The tank design that I propose is fully contained within the buildings foundation so the only heat loss to soil area is the bottom of the tank in my design. The Edmonton tank was 1/2 sitting in soil under the garage. 1/2 of the top of the tank was also under the garage slab. In my case these walls of the tank are inside the house - so the heat loss will be to the inside of the house. The biggest question in my mind is how long it does tank for the heat to be lost from the tank and whether the system should even store energy in the mid of summer if it will be lost relatively quickly to the house. One additional factor is that the tank is in a crawl space and 4' of the tank is planned to be surrounded by drain rock so the heat that is lost to this area should be somewhat sunk into the drain rock (I am not sure if this is a positive or negative though I am thinking positive as it would delay the heat loss to the house pushing closer towards the heating season).

    It is interesting that the Edmonton project chose to go with a forced air heating system that converts from the solar thermal into solar air and I could see that being quite a bit more complex than the system I am proposing where the incoming water that goes to a hot water boiler or hot water tank is preheated by the water in the tank. The Edmonton project also presumably looses the effects of a stratified water column as they circulate the water and it drains back into the tank causing turbulence and de-stratification.

    I agree on your 10k-20k number and I do like math so I'll calculate the BTU and payback costs and if solar pvc is quite a bit more cost effective I'll go that way. I am interested in the building science though so forgive me if I delve in depth into the tank option.

    I am sure you are correct that the tank will eventually develop a leak. The concrete will surely develop cracks and then depending on how long the EPDM last it would require replacement. As long as the tank is accessible it hopefully isn't too large of an issue to replace the EPDM. A larger concern for me is you potentially have this large tank of water sitting inside your house... which is not without risk of moisture issues.

    Thanks again for the reference and discussion. I appreciate the thoughts !


  6. GBA Editor
    Martin Holladay | | #6

    Good luck with your project. It would be great if you kept careful track of your costs, if you included energy monitoring equipment, and if you reported back with a guest blog after one year of system monitoring.

  7. GBA Editor
    Martin Holladay | | #7

    Here is another solar thermal system maintenance report, from an article I wrote for the October 2008 issue of Energy Design Update. The report comes from Larry -- he prefers not to use his last name, to maintain some privacy -- the owner of the award-winning solar house in Hanover, N.H. that was designed by Marc Rosenbaum.

    “The only major failure has been the storage tank for the solar hot water,” Larry told EDU. “The copper tank was built on-site by a guy from the Boston area; he used lapped soldered seams. Anyway, a seam on the bottom of the tank sprang a leak—a very small leak. It didn’t flood the basement, but it was leaking for a while, and it soaked the plywood and insulation installed around the bottom of the tank, so that by the time I noticed the leak there was a lot of slime and mold. This was actually the second time the tank failed—the first time was just a month or two after we moved in—so I elected not to repair the tank. I bought a commercially available 1,200-gallon steel tank lined with a rubber membrane. With shipping and fittings, the tank cost about $2,400. I pulled out the old tank last winter, and I’m still in the process of installing the new tank.” Compared to the tank problem, most of Larry’s other maintenance issues have been minor. “One circulator pump burned out—the main collector pump,” said Larry. “That cost $300. There is one other problem: up on the roof, 30 feet in the air, one stainless-steel batten on the site-built solar collector has lifted a corner. I haven’t repaired it because I don’t know how to get up there.”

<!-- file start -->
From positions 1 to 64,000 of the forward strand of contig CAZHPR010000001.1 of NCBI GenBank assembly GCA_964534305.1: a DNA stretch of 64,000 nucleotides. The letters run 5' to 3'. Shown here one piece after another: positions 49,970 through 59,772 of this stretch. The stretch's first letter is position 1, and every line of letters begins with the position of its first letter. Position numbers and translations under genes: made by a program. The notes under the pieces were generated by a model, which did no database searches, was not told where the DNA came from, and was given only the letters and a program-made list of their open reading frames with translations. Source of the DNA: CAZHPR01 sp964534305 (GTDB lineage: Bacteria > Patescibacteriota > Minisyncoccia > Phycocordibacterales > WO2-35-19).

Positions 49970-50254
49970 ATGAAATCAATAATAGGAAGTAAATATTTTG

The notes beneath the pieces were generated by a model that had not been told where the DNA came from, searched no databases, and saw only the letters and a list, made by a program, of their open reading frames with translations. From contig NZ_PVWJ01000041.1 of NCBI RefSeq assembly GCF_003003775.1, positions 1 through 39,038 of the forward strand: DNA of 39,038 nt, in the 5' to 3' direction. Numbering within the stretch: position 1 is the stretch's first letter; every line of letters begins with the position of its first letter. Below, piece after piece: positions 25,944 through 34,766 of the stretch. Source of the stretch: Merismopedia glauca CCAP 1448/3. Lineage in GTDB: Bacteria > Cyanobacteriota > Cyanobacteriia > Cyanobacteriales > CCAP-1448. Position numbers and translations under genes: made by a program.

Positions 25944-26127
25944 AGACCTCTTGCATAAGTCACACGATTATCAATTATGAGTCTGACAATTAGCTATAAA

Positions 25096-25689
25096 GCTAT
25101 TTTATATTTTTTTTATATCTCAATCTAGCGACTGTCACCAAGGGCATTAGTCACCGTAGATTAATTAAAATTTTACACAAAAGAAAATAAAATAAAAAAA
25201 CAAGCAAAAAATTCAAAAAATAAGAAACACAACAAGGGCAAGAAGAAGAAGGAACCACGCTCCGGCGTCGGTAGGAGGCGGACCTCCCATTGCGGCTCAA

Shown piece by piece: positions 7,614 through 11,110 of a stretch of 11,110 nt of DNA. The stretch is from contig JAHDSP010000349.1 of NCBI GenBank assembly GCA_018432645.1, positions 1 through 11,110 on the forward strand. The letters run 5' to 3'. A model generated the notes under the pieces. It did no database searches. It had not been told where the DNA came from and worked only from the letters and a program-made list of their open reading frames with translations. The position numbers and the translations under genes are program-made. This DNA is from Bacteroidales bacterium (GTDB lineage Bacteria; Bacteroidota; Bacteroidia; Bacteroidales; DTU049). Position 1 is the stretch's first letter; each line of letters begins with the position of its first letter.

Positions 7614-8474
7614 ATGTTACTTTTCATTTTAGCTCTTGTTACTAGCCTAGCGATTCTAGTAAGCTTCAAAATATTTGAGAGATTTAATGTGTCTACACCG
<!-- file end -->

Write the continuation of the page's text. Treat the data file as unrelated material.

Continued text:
8. JimPancanke | | #8

    Thank you. I am definitely interested in tracking how effective the project ends up being and more than willing to share the results (even if I fail utterly).

    I did a quick calc on degree heating days and it looks like if I can achieve the 21% they achieved that would equate to 38% in my area even ignoring that my system should hopefully be more effective and efficient (though the temperature in Edmonton in summer probably provides more heat for storage so maybe not).

  9. JimPancanke | | #9


    Thanks for the reference.

    I found the youtube video:

    Alaska's First Net Zero Energy Homes Performance Update

  10. user-945061 | | #10

    Everything you need to know about thermal storage, cost effective R80 wall insulation, and GSHP's in homes with peak loss below 5000btu/hr, summed up in one handy video:

  11. JimPancanke | | #11


    Are you trying to say that the first step is a doozy?

    Hard not to like ground hog day.


  12. Airithol | | #12


    Here is some more reading. It includes Thorsten Chluup's build and others.

    One other thing I'd point out is that depending on how you plan to distribute the heat from storage, you might want to think about a vertical tank to take advantage of stratification. I recall Thorsten talking about this in one of the videos, the main point being that lower incoming temperatures are usable in a well stratified tank.

    Finally, if you have not been to, there are many DIY projects with detailed information.